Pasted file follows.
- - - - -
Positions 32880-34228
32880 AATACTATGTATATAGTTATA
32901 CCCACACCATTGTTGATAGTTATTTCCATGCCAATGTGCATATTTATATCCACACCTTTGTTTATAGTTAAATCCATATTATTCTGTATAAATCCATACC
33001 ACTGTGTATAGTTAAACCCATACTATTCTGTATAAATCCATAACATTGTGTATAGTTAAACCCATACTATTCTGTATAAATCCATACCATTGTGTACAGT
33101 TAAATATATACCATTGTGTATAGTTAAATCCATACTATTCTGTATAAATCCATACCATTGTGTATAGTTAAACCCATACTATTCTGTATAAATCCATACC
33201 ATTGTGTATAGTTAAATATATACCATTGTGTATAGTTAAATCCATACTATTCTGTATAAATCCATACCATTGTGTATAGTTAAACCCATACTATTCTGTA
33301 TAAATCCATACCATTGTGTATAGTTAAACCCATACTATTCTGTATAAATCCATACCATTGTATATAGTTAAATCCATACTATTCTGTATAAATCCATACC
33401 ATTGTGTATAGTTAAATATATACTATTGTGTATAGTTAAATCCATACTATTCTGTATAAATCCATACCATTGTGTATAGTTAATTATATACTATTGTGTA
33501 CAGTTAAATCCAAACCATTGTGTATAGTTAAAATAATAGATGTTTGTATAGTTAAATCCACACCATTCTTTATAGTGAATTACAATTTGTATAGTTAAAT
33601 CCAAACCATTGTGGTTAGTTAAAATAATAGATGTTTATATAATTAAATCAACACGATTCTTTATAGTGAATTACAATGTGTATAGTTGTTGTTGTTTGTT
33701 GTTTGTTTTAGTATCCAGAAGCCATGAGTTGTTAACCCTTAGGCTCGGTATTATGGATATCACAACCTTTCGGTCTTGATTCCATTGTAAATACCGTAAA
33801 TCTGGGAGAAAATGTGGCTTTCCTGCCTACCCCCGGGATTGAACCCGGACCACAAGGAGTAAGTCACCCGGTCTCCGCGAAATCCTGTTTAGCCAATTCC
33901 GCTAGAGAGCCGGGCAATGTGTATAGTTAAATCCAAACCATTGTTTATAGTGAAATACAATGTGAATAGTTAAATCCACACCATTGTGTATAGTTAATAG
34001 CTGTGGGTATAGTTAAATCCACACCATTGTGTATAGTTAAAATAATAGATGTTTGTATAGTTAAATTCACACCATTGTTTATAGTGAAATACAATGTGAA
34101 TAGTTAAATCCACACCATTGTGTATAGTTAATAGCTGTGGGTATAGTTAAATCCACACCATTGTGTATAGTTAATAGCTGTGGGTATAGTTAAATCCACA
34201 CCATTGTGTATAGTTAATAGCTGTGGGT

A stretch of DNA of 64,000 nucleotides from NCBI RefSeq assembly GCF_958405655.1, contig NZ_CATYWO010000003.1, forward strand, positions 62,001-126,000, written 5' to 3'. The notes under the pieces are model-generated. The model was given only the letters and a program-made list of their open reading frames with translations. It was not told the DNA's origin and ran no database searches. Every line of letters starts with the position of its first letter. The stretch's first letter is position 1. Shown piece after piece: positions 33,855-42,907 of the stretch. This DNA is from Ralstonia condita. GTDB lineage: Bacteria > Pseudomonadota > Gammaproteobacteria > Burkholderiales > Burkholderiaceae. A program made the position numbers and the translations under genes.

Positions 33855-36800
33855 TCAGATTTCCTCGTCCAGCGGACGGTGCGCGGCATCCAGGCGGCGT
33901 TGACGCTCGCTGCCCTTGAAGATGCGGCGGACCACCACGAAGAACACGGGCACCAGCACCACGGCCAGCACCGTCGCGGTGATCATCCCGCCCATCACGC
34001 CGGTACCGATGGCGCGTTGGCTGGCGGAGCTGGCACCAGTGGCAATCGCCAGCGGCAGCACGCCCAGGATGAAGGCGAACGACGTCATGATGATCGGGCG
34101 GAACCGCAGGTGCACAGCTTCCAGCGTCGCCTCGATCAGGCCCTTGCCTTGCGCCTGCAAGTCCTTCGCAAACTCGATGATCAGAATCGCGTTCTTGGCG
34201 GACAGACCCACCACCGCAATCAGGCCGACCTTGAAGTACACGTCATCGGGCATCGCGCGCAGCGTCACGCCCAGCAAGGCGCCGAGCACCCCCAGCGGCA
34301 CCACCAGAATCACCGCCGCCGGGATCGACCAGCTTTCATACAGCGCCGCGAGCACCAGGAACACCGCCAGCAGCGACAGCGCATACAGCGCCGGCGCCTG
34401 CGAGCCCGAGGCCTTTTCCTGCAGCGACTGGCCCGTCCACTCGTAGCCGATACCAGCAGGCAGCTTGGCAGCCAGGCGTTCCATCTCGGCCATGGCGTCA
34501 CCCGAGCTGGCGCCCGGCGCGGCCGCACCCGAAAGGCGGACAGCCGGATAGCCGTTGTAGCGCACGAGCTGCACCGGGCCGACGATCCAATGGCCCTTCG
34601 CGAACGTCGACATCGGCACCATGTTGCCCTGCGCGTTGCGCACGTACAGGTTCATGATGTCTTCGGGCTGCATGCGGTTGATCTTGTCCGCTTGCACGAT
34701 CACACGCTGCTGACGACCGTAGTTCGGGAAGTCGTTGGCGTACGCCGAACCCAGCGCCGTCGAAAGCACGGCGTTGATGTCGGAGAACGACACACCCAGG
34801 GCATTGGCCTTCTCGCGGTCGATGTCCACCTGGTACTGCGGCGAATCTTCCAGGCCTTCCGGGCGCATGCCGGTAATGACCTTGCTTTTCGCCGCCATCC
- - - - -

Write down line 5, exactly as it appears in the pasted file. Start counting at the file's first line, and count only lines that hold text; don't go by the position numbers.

33101 TAAATATATACCATTGTGTATAGTTAAATCCATACTATTCTGTATAAATCCATACCATTGTGTATAGTTAAACCCATACTATTCTGTATAAATCCATACC